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    商業 - 科技

    這項技術將給駕駛帶來巨大變化

    隨著面部識別技術的逐漸進步,很快機器就不僅可以識別人臉,還能夠辨別人類情緒。

    我們只要看看朋友的臉,就可以看出他/她是累了還是心事重重,又或者是喝醉了。用不了多久,汽車就也能夠識別出來。

    隨著面部識別技術的逐漸進步,很快機器就不僅可以識別人臉,還能夠辨別人類情緒。這就意味著,下一代汽車可能配備面部識別功能,可以辨別司機面部的疲勞表情,又或身體受損的其他跡象。

    波士頓初創企業Affectiva等公司已經在開發軟件,幫助汽車行業整合相關技術。Affectiva的首席執行官拉娜·卡利烏比表示,情緒辨別軟件不只關心司機,也會掃描乘客的狀態。

    這說明今后在汽車制造商推出的新型汽車上,可能根據乘員視覺信號調整某些功能,例如溫度、燈光和娛樂等。隨著更多自動駕駛汽車的問世,此類功能可能具有特別的吸引力。

    “這是非常重要的技術,不僅有智商,情商也很高。” 卡利烏比于6月11日上午在紐約舉行的《財富》首席執行官倡議論壇上說道。

    她補充道,讓機器感受人類情緒尤其重要,因為人類交流過程中只有7%通過文字,其他93%都是通過聲調、表情和肢體語言完成。

    雖然看起來汽車業很適合配備情緒識別軟件,但也只是受面部識別技術深刻影響的行業之一。

    根據卡利烏比的說法,個人護理行業也可以從中獲益,并描述了人類護士與一組能夠感受人類情緒的機器人合作照顧病人的場景。

    不過,此類場景也可能加深機器取代人類的恐懼感,而且理解情緒向來是區分人類與機器人的重要特征。但卡利烏比說道,不必杞人憂天。

    “人類和機器之間不是競爭關系,更像是伙伴關系。”她說道,并聲稱人類永遠都將是機器的主導。

    卡利烏比還提到,確實存在一種風險,即面部識別技術開發者訓練算法時可能只用社會中一小部分群體的數據,難免導致偏見。她說道,Affectiva在努力避免出現此類情況,確保數據庫在性別、種族和年齡等方面保持多樣性。(財富中文網)

    譯者:Charlie

    審校:夏林

    We can look at a friend and tell by his or her face that this person is tired or pre-occupied—or perhaps that this person is drunk. Soon, our cars will be able to do the same.

    Advances in facial recognition technology mean machines can not only recognize different people, but also how they are feeling. This means the next generation of automobiles may contain features that scan drivers’ faces for fatigue or other signs of impairment.

    Companies, including Boston-based Affectiva, are already making software to help the auto industry integrate such technology. According to CEO Rana el Kaliouby, software that reads emotion is not focused only on drivers, but on passengers, too.

    This will mean that automakers may come to build vehicles that may adjust comfort factors like heat, lighting, and entertainment based on visual cues from their individual occupants—features that could be especially appealing as more autonomous cars hit the roads.

    “It’s really important technology not only have IQ, but lots of EQ too,” said el Kaliouby, speaking on June 11 morning at Fortune‘s CEO Initiative in New York.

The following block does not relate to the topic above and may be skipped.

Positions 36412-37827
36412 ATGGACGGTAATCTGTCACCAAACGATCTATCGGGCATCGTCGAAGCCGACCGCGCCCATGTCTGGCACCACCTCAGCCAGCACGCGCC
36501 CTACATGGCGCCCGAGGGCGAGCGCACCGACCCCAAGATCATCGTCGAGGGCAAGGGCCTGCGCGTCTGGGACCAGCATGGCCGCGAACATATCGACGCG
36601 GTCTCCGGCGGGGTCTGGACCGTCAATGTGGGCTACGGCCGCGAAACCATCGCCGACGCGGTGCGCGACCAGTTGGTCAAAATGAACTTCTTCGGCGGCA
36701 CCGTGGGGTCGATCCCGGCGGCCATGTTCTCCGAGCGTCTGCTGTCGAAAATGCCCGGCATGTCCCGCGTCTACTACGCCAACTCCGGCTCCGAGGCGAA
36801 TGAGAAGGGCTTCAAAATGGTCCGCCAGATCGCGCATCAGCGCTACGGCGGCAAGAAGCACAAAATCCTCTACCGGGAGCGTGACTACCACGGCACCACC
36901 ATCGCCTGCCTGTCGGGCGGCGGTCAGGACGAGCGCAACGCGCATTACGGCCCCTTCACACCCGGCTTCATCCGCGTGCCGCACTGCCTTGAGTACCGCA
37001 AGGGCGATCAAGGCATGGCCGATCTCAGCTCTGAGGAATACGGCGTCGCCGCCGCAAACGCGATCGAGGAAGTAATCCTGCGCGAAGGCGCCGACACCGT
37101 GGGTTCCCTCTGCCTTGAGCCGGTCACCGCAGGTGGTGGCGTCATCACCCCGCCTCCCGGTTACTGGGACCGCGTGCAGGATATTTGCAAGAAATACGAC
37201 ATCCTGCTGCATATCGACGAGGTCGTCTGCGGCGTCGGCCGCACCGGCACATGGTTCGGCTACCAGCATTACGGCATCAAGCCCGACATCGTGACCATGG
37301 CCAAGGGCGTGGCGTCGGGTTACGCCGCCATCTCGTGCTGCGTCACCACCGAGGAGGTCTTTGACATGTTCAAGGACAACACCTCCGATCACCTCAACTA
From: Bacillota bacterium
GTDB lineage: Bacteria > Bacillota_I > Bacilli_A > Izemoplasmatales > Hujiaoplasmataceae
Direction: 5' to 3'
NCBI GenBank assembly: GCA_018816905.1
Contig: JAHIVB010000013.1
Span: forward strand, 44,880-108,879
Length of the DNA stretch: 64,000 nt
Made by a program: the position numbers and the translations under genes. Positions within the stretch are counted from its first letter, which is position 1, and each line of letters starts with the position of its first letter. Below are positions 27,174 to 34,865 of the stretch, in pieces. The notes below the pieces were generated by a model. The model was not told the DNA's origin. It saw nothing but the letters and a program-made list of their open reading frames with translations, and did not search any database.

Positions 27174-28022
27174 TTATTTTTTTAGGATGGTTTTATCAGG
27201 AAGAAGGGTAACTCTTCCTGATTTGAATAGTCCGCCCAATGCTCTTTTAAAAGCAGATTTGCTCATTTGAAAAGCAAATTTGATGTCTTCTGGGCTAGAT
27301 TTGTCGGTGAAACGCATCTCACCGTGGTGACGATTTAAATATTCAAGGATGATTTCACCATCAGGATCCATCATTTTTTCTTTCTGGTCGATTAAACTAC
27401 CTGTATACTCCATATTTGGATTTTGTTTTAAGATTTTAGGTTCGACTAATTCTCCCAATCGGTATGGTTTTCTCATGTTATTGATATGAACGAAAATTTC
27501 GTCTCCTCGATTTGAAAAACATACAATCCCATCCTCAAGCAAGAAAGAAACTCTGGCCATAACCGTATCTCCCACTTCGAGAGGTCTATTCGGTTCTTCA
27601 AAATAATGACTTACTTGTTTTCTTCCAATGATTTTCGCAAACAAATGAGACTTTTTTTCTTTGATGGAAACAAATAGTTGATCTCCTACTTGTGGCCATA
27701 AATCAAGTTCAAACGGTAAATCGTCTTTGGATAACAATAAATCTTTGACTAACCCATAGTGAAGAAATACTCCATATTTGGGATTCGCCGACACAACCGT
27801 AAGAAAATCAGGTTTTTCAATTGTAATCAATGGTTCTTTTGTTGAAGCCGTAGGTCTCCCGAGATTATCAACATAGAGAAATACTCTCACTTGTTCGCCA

She added that building empathy into machines is especially important given that humans use words for only 7% of their communications. The other 93%, el Kaliouby says, consists of vocal intonations, expression, and body language.

    While the auto industry appears well-suited to integrate emotion-reading software, it is just one business where facial recognition could have a big impact.

    According to el Kaliouby, the personal care industry could also benefit from the technology. She described a scenario where a nurse works in tandem with a team of empathetic robots to take care of patients.

    Such a scenario, however, may also exacerbate fears of machines replacing humans—especially as the ability to understand emotions is what differentiates us from robots. But el Kaliouby said this should not be concern.

    “It’s not a competition between humans and machines. It’s more like a partnership,” she says, claiming that people will always be the ones in charge of the machines.

    el Kaliouby also addressed the risk of facial recognition makers perpetuating bias by training their algorithms on a narrow segment of society. She said Affectiva takes pains to avoid this by ensuring their databases are diverse in terms of gender, ethnicity, and age.

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